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Can You Outsource Social Networking?

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in Business Management

JJ, a marketing consultant who is an advocate of social media, confided in me that to get significant results takes 10 to 15 hours of participation a week — EVERY week.

For most of us, that’s time we don’t have to spare.

So I’m wondering: do you think a company or solopreneur can PAY someone to handle all of their social networking for them?

Could someone like me or you hire a consultant or freelancer to answer all the “join me as a friend” e-mails, spend the necessary hours reading and responding, keep Facebook and other profiles updated as needed, and otherwise outsource our social media marketing?

If we had to pay someone $1,000 to $2,000 a week or whatever to do this for us, would you spend the money — or would social media’s ROI suddenly become less appealing?

Would it even work? Can a “ghostnetworker” genuinely represent a client in secret and still have social media be effective — or would it be transparent and ineffective?

What say you?

{ 3 comments… read them below or add one }

Janice Russell, CPO-CD October 9, 2009 at 3:09 pm

I want to second what Terri says. I have several members of my staff who produce & post content on my blog, Facebook Fan page, and Twitter. I handle responding and “live networking”. This allows me to spend some time on other aspects of the business. It also shows that the business isn’t just me.


Terri Zwierzynski October 9, 2009 at 2:44 pm

Bob, you’ve posed an excellent question I think a lot of people are asking themselves.

Here’s my take: You CAN outsource routine responding, screening, and content-posting aspects of social media. However, you CANNOT outsource the networking — where you connect and converse with folks.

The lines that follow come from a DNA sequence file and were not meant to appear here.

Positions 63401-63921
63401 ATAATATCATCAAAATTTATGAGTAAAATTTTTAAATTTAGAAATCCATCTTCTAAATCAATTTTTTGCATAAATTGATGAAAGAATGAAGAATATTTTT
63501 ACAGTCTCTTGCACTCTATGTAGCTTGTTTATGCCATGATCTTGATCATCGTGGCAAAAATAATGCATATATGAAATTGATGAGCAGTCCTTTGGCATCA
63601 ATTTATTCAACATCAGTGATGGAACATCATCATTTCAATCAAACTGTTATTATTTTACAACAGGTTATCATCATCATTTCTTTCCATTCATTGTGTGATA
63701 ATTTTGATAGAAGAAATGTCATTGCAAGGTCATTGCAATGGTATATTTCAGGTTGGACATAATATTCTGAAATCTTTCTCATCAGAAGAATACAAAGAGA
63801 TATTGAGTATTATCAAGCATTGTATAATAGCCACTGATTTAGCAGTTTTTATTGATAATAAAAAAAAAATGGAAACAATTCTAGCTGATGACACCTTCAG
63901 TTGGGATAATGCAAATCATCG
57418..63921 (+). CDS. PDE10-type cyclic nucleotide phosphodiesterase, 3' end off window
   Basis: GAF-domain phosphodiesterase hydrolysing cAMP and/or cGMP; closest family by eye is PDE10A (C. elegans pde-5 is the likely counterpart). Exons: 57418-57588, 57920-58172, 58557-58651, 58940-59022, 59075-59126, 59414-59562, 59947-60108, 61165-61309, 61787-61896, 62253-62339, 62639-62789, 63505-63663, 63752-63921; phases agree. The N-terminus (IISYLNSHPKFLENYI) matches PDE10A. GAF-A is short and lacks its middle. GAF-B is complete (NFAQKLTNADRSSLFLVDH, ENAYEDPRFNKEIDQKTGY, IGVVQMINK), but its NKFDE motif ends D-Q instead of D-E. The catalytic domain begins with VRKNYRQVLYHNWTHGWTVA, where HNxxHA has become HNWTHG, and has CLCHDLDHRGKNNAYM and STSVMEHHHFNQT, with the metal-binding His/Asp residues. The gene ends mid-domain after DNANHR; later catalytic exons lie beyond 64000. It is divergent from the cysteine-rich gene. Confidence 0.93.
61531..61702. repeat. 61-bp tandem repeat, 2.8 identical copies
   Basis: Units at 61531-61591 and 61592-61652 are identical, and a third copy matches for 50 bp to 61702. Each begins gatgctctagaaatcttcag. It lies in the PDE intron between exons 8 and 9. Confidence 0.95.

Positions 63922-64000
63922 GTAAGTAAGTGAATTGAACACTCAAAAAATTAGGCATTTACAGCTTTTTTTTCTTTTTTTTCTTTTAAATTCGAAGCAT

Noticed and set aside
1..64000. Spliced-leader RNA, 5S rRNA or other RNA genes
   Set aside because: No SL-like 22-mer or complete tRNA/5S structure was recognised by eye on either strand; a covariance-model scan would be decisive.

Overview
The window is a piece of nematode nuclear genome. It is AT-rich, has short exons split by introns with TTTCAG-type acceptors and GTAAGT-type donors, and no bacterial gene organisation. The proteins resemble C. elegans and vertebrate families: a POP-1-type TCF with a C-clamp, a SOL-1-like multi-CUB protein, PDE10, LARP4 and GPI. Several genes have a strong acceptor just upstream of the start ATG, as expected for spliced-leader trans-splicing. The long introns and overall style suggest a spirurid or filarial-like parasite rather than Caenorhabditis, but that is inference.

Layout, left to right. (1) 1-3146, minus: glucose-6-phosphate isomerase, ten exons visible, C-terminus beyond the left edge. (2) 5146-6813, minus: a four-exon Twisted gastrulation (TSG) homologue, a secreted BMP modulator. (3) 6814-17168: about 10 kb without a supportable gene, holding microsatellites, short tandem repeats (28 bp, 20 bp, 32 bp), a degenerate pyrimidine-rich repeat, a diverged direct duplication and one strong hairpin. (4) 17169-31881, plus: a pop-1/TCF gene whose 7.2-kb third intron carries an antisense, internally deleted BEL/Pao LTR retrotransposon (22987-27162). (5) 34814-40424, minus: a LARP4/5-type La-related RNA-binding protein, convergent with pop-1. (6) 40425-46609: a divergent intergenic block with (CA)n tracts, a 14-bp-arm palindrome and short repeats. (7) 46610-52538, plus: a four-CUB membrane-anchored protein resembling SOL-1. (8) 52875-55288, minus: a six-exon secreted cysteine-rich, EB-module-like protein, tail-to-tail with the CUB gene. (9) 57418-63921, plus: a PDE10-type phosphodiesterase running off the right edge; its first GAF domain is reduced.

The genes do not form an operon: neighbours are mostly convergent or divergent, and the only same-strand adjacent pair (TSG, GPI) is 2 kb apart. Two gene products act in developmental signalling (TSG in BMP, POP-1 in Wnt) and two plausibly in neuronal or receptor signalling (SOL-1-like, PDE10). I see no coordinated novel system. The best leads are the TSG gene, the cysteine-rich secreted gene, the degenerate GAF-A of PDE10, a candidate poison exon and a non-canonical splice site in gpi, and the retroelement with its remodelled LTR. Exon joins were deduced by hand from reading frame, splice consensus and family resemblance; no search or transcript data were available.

And if anyone thinks they can just hire someone to post for them and never converse — they are missing the point completely!


Ron Sharpp October 8, 2009 at 5:01 pm

Good question!

I recently watched an video in which Guy Kawasaki interviewed a panel of people on social media. One of them was the kid who was the voice behind @Starbucks.

What I found really interesting about it is that they encouraged him to be himself and to be identified as an individual with the company, which gave it a personalized feel.

This is a situation that could prove to be either very wise or utterly disastrous. In this case, however, I think it was a great move! He does an excellent job, engages people, and even demonstrated a likable personality that people really relate to.

There is a proverb that says, “Like an archer that wounds randomly, is someone who hires any passerby.” I personally feel that this sums it up! You can have someone representing your brand, but you need to make sure you are up-front, honest, and well represented for it to maintain the element of genuine, honest, interaction that we all love about social media.

After all, social media without the “social” aspect is just media, and as well all know, the trust in conventional media is dwindling rapidly!

My $0.02!

– R. Sharpp


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